There’s a Dr in the House
This past weekend marked the return of Allen Aucoin, a.k.a. DrFameus, to the New York City stage after a three-year hiatus. Playing random shows under the DrFameus moniker over the past several years, Allen is best known as the drummer for jamtronica outfit the Disco Biscuits. However, with the Disco Biscuits’ lack of shows in recent months, Aucoin has been free to revive his solo project on a more full-time basis, including composing several original tracks for the live show and going on a mini tour this winter with Disco Biscuits band mates Marc Brownstein and Aron Magner’s side project, Conspirator. Travelling through a wide variety of genres, from funk to drum and bass to jungle, the project features Aucoin at his best: behind the kit. Part of his set-up as DrFameus also includes utilizing a computer to play tracks to drum over, with plenty of the tight improvisation we have come to expect from him. Needless to say, the concept behind DrFameus coupled with impressive musicianship makes every show a unique dance party that you want to be a part of.
This particular Saturday night at Sullivan Hall kicked off with Brooklyn-based jamtronica act, MUN. After making theirway through several guitarists over the past year, they really seem to have found their groove with new addition Wiley Griffin. One of the more impressive sets I have seen from MUN, usually a late night staple of the livetronica scene, the band definitely kicked the night off properly. Mostly sticking to a darker electronic sound, MUN scattered elements of genres ranging from metal to funk to get the crowd rowdy during a surprisingly cohesive set considering the recent line-up change. From what I hear, they really kept the rage going at the show’s after party as well.
Next up was the doctor himself. For this long-time Disco Biscuits fan and first time attendee of Allen’s solo project, I was definitely stoked to get my Allen fix and check out what he had been doing musically in his free time. The first set was a nice warm-up and introduction to the DrFameus concept; the tracks he dropped were fun and dance-y and watching Aucoinplay the drums is always a pleasure. While I was a little surprised at how safely he was playing (and not laying down the chaos I was hoping for), it all made sense when he was joined on stage after a short while by a few of his friends, none of whom I was previously familiar with but all of whom proved themselves talented enough to share the stage with our main attraction. Accompanied by a man on guitar, one on keys, and another on computers and turntables for sampling purposes, the doctor quickly switched up his first set from the one-man show I was expecting into a full on jam session with a myriad of sounds that, at the very least, was an interesting turn of events.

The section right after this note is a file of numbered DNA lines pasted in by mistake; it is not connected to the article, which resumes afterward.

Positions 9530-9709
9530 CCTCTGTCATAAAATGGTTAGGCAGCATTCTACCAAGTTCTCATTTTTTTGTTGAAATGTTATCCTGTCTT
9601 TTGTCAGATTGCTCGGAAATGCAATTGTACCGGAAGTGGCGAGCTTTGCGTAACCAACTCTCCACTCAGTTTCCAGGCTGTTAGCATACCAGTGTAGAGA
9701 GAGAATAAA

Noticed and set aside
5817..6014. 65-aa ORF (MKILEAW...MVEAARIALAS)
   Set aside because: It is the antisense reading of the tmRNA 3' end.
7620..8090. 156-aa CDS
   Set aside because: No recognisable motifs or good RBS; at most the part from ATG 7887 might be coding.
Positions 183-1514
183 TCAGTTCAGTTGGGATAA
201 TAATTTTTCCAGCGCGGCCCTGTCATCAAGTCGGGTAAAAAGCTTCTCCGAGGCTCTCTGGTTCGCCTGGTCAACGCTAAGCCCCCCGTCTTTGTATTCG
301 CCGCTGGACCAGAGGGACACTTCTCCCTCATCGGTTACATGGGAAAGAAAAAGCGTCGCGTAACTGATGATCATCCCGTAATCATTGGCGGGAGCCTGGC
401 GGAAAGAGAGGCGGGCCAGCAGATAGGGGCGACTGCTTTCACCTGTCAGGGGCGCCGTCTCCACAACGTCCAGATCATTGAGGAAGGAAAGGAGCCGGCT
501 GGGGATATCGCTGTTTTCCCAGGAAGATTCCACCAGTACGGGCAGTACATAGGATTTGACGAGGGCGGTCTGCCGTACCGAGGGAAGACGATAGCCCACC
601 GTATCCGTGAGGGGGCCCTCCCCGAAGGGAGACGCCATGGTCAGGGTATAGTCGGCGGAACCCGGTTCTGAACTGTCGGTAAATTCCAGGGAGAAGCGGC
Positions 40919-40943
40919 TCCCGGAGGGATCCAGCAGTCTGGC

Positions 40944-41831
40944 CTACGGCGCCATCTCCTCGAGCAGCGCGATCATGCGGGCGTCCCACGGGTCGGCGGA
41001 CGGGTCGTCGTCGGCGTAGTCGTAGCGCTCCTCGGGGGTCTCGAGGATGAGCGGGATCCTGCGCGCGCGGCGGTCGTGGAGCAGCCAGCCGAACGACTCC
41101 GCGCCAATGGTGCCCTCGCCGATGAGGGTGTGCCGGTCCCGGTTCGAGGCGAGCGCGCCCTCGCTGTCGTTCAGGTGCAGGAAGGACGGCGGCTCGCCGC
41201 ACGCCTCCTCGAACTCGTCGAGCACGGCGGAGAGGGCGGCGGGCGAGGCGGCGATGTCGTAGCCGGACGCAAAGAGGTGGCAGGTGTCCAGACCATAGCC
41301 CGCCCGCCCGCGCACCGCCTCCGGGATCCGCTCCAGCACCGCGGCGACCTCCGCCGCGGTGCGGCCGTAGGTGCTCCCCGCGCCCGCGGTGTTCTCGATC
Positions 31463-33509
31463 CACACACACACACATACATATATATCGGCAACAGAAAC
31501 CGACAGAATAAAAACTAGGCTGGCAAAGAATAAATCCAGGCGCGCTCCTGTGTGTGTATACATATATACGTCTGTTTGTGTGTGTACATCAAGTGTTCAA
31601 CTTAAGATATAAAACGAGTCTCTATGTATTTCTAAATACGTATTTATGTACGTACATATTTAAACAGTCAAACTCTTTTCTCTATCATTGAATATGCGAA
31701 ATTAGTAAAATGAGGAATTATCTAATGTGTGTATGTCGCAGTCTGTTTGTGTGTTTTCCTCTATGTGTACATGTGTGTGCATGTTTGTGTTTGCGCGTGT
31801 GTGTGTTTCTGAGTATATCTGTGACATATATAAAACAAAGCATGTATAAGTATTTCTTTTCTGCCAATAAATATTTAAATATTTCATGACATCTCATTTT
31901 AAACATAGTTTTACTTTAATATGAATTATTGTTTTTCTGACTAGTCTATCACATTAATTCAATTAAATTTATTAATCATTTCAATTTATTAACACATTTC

After the first set’s conclusion, the stage was taken over by drummer/keys duo BangBang in their third performance ever. Featuring Todd Stoops, of RAQ and Kung Fu fame, on the keys and Scotty Zwang, of Sonic Spank, on drums, Bang Bang is an improvisational force to be reckoned with. Zwang, who has had the pleasure of sitting in with Aucoin’s other band mates in Conspirator in the past, never ceases to remind you why he is one of the foremost up-and-coming drummers on the scene. Joined by Stoops, a show-stopping madman on the keysboth sonically and visually, Bang Bang threw down a psychedelic and hard-hitting set that made me upset I missed their debut at The Big Up festival this past summer, while simultaneously keeping my hopes up that these two will occasionally take some time out from their primary projects to have as much fun playing together as I had watching them.
Concluding the night was the second set from DrFameus. Blatantly superior to the first set, Allen was joined on stage from the start by his trio of companions, who he seemed to have really figured out musically during the set break. They came out swinging as a single unit, with significantly improved fluidity and explosiveness compared to the previous set. Allen himself kicked it up a notch, getting more technically impressive as the set progressed and dropping more of those quick fills, for which he is so well known, that one could miss with the blink of an eye. About halfway through this set, the guitarist and keyboard player ventured back into the crowd, leaving Allen and his friend on the computer alone on the stage. While the departed duo certainly added some flavor and were far from unimpressive, it was at this point that Dr. Fameus really turned up the heat. Dropping some serious funk, a bit of dubstep, and crunchy bass in general, the doctor went off on an absolute tear for the last half hour of the show in the style I had anticipated and know he is capable of.
All in all, I would consider this past Saturday night at Sullivan Hall a success. A rockin’ opener, two impressive and creative sets from the headliner, and a heavily psychedelic set break kept the packed room moving all night and it wasn’t hard to understand why everyone there was in such high spirits. Any fans of electronic dance music are sure to have a blast at a DrFameus show and I highly recommend attendance if given the opportunity. Be sure to look out for the doctor tearing it up at Best Buy Theatre in New York City next week with his usual band, the Disco Biscuits, and on tour this winter supporting fellow livetronica act and friends, Conspirator.
Photography and Video By: Greg Sarafan